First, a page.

HIGH AND DRY: NO WATER FALLS IN DORF'S NEW AUSSIE SPOT

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MELBOURNE-Dorf Industries, whose national Australian campaign for its plumbing products was ordered off-air late last year after complaints that it encouraged water waste (Advertising Age International, Feb. 20), has plugged up the leaks in a new campaign. And, in the Box Emery & Partners created-ad, there isn't a drop of water in sight.

The new campaign is built around Dorf's 36-week sponsorship of Nine Network's "Our House," a highly rated primetime do-it-yourself show. Commercials also run in selected time slots throughout the week in daytime and sporting programs, all on Nine.

Using the same two key characters-feuding former lovers-with the same tag line-"Dorf. Wherever water falls"-and a suspense movie formula, the new 60-second spot focuses on the sound of a dripping tap in the middle of the night.

The male character, in his shorts, wakes and hunts through the house, exploring every faucet (while neatly parading all Dorf's products) but finds no leak.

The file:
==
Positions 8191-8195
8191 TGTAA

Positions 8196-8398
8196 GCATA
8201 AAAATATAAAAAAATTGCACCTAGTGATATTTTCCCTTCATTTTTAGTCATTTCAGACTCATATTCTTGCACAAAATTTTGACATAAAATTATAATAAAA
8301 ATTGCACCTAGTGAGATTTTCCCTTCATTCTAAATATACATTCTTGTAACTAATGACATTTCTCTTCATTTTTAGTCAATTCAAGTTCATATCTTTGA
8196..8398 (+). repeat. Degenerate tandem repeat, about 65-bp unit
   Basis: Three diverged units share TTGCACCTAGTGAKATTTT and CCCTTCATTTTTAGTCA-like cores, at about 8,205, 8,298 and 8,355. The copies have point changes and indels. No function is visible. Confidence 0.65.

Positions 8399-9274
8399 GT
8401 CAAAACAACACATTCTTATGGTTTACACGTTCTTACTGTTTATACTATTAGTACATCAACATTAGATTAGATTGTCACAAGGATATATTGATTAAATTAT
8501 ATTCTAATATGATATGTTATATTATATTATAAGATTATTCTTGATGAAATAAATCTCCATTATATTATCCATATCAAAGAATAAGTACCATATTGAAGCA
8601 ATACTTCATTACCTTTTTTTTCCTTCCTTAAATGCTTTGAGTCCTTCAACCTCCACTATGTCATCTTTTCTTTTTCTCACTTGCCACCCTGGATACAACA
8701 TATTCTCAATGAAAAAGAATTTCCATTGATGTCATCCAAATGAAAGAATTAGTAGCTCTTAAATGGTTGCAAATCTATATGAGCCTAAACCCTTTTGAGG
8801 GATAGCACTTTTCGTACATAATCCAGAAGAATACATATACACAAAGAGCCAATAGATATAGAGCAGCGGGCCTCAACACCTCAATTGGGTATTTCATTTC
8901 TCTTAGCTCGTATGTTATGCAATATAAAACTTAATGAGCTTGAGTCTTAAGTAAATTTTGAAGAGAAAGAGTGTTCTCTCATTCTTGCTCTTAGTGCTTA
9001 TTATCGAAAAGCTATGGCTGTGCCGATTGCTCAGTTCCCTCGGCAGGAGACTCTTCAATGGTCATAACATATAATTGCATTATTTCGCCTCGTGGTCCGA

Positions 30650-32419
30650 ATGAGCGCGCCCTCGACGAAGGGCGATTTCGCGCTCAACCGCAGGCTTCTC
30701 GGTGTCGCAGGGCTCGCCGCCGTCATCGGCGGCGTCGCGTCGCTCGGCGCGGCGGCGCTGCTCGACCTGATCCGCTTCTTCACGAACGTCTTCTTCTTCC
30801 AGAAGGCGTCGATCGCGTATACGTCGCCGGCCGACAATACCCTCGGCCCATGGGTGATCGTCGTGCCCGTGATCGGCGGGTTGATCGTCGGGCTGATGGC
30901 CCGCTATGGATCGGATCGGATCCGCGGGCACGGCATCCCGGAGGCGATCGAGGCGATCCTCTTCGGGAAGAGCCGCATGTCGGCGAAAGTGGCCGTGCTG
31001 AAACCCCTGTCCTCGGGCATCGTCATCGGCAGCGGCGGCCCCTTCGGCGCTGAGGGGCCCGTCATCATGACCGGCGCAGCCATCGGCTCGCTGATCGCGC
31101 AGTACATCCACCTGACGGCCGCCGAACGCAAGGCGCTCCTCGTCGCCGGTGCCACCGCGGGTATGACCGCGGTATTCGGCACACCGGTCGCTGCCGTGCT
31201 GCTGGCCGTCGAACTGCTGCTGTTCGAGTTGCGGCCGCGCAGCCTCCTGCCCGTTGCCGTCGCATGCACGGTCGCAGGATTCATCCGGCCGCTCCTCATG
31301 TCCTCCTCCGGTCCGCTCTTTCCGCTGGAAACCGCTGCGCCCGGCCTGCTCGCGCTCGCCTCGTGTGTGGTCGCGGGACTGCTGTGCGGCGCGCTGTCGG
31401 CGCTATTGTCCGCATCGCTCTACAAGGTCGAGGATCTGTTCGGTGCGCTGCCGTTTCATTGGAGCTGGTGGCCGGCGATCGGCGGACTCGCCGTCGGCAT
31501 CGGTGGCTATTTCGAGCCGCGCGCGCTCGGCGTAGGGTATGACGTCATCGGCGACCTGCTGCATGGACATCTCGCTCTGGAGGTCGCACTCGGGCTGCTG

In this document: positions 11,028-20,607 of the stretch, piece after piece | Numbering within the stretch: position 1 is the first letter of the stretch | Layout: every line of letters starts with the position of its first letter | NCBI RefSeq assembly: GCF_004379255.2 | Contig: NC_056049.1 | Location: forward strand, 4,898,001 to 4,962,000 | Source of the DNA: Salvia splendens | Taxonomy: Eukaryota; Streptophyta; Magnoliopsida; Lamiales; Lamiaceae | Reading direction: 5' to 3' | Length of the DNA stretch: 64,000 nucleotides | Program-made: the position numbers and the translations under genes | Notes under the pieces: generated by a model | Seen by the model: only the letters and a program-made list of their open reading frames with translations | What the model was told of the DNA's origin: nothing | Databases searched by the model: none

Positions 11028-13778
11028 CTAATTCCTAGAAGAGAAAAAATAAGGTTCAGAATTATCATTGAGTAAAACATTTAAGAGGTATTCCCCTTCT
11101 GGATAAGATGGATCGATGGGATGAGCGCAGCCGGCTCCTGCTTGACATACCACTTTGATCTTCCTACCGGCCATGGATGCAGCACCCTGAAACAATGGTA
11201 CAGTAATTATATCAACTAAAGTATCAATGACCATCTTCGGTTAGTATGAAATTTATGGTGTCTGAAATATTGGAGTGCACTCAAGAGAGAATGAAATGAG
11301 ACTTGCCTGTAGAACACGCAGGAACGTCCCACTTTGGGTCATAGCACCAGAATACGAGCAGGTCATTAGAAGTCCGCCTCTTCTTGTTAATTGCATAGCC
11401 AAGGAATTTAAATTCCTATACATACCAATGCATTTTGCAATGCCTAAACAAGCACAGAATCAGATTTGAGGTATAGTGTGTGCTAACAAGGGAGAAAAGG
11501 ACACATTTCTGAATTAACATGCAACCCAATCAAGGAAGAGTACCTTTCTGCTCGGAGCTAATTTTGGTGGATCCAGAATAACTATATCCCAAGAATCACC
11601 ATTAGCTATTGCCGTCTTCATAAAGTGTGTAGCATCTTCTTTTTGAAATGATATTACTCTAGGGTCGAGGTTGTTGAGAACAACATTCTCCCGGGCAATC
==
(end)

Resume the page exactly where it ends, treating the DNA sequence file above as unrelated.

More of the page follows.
The tagline is a shot of the vengeful ex-lover in a nearby window, watching through binoculars as she turns a radio-controlled microphone on and off.

Provocatively, Dorf also ran its original commercial, banned on the grounds that it was inappropriately run during an Australian drought.

The old spot ran at the start of the program with a disclaimer that "in this commercial we contained and conserved water and did not damage any property."

That disputed 45-second ad featured the angry woman plugging sinks, bath and laundry in the house and then turning on every tap before departing. In the 15-second followup, the man arrives home and opens his front door, unleashing a torrent of water upon himself.

"The Federation of Australian Commercial Television Stations has approved us showing the old ad with the disclaimer," said Mike Emery, chairman of Box Emery. "We'll deal with any problems if people want to complain to the Advertising Standards Council."

Dorf and Box Emery are fighting in the Melbourne Federal Court the Australian Standards Council's decision to ban the earlier ads on the grounds they breached the Media Council's code of ethics.

The parties meet again on May 12. Dorf and the agency claim they are entitled to compensation for pulling the ads.

"Our client's attitude is that when you feel you've made a good creative ad," Mr. Emery said, "you should use it whenever you think it's appropriate."

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